It has long been a given that Congress is a playground for the wealthy, with many members like Rep. Darrell Issa (R-CA), Rep. Michael McCaul (R-TX) and Sen. Jay Rockefeller (D-WVA) millionaires many times over.
The House -- the so-called “people’s chamber,” created by the Founders to be closer than the Senate to average Americans – is much wealthier than the rest of the country and far wealthier than past Congresses. An analysis by the Center for Responsive Politics shows freshmen House members in the 112th Congress boasted a median net worth of $807,013, compared with a median income of just $44,900 for the public at large last year. In fairness, that number includes homes and cars, and the public at large includes 15 year olds and older.
Here is a chart that illustrates this point:
How did these politicians make it to the top, and did that movement reflect true social mobility? Were many of them born rich, like Rockefeller, or did they benefit from upper middle-class upbringings and good educations?
As Richard V. Reeves, a fellow in Economic Studies at the Brookings Institution noted in a “Social Mobility Memo” last week, “Wealth in adulthood does not necessarily indicate a privileged start in life.”
“Perhaps our representatives rose from rags to riches, and their recent wealth obscures less-affluent childhoods,” he wrote along with researcher Edward P. Rodrigue. “After all, the House is becoming more representative by race and gender. There is also less overt nepotism, with a sharp drop over time in the proportion of freshman members who are related to other members of Congress.
Reeves, the policy director for the Center on Children and Families and a former director of strategy to the United Kingdom’s Deputy Prime Minister, has devoted considerable time to the study of economic mobility.
“The issue of upward mobility and generational mobility is a huge one politically now,” he said in an interview last week. “You see it in politics across the spectrum. Paul Ryan, Marco Rubio, Obama, Elizabeth Warren, etc., pretty much all recognizing this is one of the things challenging America now – which is the extent to which people are able to rise.”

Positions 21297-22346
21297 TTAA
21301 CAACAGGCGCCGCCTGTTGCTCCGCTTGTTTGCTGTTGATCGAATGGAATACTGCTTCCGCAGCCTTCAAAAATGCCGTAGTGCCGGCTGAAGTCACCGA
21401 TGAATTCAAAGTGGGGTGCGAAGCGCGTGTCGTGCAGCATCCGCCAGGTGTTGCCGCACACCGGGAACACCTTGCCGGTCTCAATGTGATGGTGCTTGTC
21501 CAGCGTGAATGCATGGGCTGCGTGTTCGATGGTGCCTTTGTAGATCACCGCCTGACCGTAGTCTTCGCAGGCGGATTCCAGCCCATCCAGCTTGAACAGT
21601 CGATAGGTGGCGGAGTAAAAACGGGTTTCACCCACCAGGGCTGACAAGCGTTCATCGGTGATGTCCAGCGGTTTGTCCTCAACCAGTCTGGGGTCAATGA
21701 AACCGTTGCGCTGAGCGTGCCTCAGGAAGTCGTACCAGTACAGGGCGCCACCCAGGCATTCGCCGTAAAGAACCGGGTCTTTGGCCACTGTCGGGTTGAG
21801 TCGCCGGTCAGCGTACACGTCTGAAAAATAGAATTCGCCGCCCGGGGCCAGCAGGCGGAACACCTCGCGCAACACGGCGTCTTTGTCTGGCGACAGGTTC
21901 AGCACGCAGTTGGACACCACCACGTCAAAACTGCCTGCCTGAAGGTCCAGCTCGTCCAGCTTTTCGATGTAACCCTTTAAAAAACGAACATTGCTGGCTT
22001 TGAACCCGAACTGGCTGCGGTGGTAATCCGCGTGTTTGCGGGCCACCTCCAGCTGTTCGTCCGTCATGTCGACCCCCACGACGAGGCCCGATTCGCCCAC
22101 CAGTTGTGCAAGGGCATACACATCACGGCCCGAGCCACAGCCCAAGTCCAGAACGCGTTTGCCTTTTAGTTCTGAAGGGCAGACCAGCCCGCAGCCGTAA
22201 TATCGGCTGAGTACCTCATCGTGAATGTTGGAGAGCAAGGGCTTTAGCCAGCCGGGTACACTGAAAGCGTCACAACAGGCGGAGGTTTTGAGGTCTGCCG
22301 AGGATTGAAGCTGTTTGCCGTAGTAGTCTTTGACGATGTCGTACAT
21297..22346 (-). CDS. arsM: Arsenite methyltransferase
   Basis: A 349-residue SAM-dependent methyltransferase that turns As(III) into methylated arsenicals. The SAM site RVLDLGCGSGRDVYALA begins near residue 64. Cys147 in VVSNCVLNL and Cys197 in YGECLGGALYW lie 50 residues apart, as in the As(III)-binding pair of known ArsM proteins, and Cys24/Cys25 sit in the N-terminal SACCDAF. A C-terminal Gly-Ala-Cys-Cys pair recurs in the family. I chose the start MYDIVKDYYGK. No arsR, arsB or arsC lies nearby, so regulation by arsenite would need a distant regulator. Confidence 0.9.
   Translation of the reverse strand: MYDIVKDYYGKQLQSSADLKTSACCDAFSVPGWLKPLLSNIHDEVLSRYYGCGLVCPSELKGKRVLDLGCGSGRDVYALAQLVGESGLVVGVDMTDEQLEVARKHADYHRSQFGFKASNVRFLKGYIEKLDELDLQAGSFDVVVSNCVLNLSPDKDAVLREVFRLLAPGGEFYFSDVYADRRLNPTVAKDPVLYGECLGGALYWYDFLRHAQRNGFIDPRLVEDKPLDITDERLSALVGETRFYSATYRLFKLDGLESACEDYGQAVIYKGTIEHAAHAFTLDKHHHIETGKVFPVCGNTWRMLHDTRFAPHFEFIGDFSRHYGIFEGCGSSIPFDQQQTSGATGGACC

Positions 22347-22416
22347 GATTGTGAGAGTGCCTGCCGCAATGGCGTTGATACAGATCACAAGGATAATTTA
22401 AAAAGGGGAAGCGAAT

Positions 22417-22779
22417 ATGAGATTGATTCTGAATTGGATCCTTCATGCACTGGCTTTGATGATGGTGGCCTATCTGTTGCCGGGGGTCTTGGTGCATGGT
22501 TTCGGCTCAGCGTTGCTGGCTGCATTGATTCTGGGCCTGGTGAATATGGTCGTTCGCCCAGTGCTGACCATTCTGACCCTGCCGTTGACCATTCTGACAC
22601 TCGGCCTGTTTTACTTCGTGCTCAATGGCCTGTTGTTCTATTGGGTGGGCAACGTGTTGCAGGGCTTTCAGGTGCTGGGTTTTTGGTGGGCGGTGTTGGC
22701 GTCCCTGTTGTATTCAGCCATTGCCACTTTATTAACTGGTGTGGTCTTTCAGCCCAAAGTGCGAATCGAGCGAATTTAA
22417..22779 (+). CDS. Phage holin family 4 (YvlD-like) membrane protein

One question that intrigued Reeves was whether or not members of Congress rose to prominence on their own steam or “in a sense were born to relative affluence” and eventually “found their way into politics.”
There are certainly examples of self-made, up-by-your bootstraps success stories in Congress – of men and women who came from very humble beginnings and – through dint of hard work and ability -- worked their way up in business, the professional world and finally politics.
Rep. Jim Renacci (R-OH), for example, grew up in a working class family outside of Pittsburgh. His mother was a nurse and his father was a railroad worker who lost his job when Renacci was eight years old. He graduated from Indiana University of Pennsylvania and later started his own chain of nursing homes and launched a political career that ultimately led to his election to Congress in 2010.
Rep. Kyrsten Sinema (D-AZ), grew up poor in Tucson. When her stepfather lost his job, the family lived for two years in a former gas station. She graduated as her high school’s valedictorian, earned a bachelor’s and master’s degree in social work as well as a law degree, and went on to become a social worker in a Phoenix school district. She later went into politics to help people with similar backgrounds as hers, and won a seat in Congress in 2012.